Timeouts during cache cleaning and zone collection
none at nospam.none
Fri Jun 24 12:00:36 UTC 2005
On Fri, 24 Jun 2005 04:33:06 +0900, JINMEI Tatuya / $B?@L at C#:H(B
<jinmei at isl.rdc.toshiba.co.jp> wrote:
>>>>>> On Wed, 22 Jun 2005 23:40:57 GMT,
>>>>>> none at nospam.none (Nod) said:
>>> Also, didn't you get *any* responses during the cache cleaning? Or
>>> did you still see some responses (as well as no-answers)? In my
>>> understanding, named should still be able to respond to queries even
>>> during the cache cleaning while it can drop some of the queries due to
>>> the additional cleaning task.
>> The server would respond to an 'rndc status', and showed about 30-40 recursive
>> clients. For a server normally serving 600+, I'd consider this to be
>> non-responsive. If it was answering DNS requests, I couldn't tell.
>Okay, so what's actually happening is:
>- if you execute 'rndc status' during the cleaning period, 'recursive
> clients' are 30-40.
>- if you execute 'rndc status' at other timing, 'recursive clients'
> are usually over 600.
>Is my understanding correct?
>> I'll look into it, however it seems like the cleaning method itself is
>> intrinsically flawed. As I see a cache, once new data comes into a full cache,
>> the old data should get 'pushed' out, instead of a period (garbage?) cleanup. If
>> I'm misunderstanding this, feel free to correct.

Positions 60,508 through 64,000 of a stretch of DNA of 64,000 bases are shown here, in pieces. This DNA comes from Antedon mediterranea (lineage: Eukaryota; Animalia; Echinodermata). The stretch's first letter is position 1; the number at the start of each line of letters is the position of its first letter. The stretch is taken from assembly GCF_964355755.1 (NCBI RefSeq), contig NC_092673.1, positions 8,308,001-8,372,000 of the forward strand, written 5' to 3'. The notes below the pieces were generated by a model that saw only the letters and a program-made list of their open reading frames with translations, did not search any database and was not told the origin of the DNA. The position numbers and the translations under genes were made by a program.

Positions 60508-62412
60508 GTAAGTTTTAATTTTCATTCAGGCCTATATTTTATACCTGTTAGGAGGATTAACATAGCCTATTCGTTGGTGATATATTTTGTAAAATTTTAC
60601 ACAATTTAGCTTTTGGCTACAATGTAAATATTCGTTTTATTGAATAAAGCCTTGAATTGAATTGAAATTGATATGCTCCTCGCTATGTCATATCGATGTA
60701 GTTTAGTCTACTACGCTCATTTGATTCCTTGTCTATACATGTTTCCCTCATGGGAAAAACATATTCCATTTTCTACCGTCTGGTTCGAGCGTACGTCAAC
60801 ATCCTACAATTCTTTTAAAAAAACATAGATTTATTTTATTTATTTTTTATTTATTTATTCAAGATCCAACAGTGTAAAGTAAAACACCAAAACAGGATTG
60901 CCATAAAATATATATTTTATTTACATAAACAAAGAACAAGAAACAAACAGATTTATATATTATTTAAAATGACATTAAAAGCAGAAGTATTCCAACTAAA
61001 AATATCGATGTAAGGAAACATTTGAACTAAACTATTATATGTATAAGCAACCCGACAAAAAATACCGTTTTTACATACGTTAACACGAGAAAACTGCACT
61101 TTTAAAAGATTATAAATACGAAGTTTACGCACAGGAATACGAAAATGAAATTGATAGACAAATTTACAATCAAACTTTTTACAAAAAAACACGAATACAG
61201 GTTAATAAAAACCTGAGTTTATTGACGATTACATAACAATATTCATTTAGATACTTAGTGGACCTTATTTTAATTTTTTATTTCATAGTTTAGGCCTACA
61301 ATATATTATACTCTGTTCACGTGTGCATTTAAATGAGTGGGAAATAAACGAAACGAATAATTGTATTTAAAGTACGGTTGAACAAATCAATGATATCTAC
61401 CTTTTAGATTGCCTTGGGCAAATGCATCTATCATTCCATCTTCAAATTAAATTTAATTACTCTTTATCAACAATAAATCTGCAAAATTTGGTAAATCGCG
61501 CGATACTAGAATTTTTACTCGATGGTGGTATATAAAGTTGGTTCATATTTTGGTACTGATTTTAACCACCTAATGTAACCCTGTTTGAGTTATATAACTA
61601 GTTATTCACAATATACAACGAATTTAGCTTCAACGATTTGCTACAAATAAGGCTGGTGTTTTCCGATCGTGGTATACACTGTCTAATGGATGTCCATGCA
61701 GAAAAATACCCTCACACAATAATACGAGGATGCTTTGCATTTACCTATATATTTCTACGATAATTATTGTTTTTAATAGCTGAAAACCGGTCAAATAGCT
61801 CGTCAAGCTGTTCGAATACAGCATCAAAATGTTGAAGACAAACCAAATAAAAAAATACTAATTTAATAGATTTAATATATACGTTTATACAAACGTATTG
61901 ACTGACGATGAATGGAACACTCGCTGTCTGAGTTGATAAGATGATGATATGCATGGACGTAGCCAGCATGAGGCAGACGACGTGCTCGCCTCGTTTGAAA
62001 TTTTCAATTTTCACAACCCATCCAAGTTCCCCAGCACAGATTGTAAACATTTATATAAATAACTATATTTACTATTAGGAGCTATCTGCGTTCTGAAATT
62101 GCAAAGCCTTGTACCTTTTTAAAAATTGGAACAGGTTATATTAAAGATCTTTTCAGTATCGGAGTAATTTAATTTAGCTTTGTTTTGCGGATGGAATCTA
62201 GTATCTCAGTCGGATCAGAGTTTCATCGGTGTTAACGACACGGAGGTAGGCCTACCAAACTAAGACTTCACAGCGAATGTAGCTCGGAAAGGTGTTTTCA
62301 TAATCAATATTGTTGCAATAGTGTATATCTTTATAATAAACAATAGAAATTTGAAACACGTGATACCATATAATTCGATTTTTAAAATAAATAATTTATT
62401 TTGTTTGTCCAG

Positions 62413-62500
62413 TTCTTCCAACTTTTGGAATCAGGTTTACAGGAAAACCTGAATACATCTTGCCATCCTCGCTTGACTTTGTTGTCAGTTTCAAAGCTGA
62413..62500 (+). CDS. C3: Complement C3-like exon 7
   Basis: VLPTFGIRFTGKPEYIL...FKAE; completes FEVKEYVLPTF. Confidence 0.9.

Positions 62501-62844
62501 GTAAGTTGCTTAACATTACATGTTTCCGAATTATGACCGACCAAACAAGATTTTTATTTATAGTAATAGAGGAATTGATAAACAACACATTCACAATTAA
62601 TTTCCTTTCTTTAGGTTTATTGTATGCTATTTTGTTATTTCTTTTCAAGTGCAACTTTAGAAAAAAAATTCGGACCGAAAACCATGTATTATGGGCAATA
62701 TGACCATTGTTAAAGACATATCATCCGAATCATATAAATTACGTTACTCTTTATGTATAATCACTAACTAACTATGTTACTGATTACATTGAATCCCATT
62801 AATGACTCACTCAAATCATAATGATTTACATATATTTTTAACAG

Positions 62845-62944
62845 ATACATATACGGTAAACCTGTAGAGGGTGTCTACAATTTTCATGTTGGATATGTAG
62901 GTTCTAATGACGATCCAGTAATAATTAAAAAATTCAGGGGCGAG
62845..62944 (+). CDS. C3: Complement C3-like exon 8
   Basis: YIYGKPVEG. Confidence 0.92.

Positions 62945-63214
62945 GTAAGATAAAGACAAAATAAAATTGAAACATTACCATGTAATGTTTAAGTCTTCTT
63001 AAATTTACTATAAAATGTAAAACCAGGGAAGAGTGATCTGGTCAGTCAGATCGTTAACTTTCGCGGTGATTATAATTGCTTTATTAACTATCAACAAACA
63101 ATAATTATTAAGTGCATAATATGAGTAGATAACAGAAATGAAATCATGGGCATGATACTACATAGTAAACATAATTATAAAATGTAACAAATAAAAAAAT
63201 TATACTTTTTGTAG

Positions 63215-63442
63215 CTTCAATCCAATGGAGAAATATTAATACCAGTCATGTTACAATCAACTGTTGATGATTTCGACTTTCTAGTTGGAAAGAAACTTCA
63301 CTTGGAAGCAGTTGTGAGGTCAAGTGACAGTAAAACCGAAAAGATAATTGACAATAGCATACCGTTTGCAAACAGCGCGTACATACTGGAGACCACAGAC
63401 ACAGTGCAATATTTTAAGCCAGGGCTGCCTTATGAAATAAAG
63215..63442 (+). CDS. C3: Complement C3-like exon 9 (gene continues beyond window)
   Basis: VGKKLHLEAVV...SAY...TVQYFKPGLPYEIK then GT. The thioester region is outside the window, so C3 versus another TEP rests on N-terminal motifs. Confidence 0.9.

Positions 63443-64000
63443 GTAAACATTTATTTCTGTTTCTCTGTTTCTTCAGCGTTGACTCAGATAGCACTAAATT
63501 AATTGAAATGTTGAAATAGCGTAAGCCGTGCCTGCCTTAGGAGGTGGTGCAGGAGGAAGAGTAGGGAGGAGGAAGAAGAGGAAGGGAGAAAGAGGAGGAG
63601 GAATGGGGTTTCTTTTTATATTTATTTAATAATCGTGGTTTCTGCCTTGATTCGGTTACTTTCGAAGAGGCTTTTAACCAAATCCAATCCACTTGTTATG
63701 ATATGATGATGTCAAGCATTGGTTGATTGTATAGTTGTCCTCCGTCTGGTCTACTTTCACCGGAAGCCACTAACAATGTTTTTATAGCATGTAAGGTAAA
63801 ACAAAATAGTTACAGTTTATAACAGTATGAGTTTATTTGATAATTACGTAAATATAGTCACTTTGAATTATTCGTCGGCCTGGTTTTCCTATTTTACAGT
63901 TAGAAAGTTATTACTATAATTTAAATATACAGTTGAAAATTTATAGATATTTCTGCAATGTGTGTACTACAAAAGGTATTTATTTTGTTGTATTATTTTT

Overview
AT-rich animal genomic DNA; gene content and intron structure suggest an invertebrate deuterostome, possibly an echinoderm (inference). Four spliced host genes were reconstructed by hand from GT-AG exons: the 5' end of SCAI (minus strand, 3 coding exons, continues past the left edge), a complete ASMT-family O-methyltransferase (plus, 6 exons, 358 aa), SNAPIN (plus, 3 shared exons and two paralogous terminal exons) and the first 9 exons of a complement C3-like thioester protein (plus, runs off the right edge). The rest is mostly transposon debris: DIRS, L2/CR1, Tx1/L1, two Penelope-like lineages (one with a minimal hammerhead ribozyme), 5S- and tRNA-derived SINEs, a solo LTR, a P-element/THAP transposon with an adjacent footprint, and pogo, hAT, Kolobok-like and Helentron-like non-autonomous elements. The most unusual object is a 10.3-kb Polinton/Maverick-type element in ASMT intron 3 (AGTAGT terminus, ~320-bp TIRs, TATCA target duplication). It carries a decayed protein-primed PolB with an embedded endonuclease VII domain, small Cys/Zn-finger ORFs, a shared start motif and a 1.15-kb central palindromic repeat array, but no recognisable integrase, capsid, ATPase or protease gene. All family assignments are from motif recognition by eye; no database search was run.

>Depending on the meaning of 'full cache', 'new data' or 'the old
>data'. When you specify max-cache-size, a busy cache will eventually
>be 'full' in that the memory for the cache reaches the specified
>maximum. Then some of the existing entries in the cache will be
>removed ('pushed out') so that the cache can contain new entries with
>the memory consumption under the maximum. This procedure runs
>separately from the periodic cleaning, so we could say this 'instead
>of a period cleanup'.
It appears that when the cache is full, the cleaner runs anyway. I didn't see a
seperate log entry that looked any different.
>So, if you can live with a moderate setting of max-cache-size (I'm
>afraid 16 megs are way too small for a busy cache server), that would
>be the solution for you. (I guess in this case you don't have to set
>the cleaning interval to such a small value as 1 minute). Relying on
>a small max-cache-size has a different drawback, though: it tends to
>make the CPU busy as you saw.
Sure does. 16 megs is way too small, but it does work around the lockups.
>Whether or not the cleaning method is intrinsically flawed (even if it
>is, ISC would need time to fix it and we'd need a workaround in the
>mean time), I'm still interested in how the change of
>DNS_CACHE_CLEANERINCREMENT works. So it would be great if you could
>give it a try. You might also want to modify the cleaning interval to
>a smaller value (say, 20 minutes). A moderate combination of
>DNS_CACHE_CLEANERINCREMENT and the cleaning interval may reasonably
>mitigate the inactivity.
> JINMEI, Tatuya
> Communication Platform Lab.
> Corporate R&D Center, Toshiba Corp.
> jinmei at isl.rdc.toshiba.co.jp
I'll take a look.
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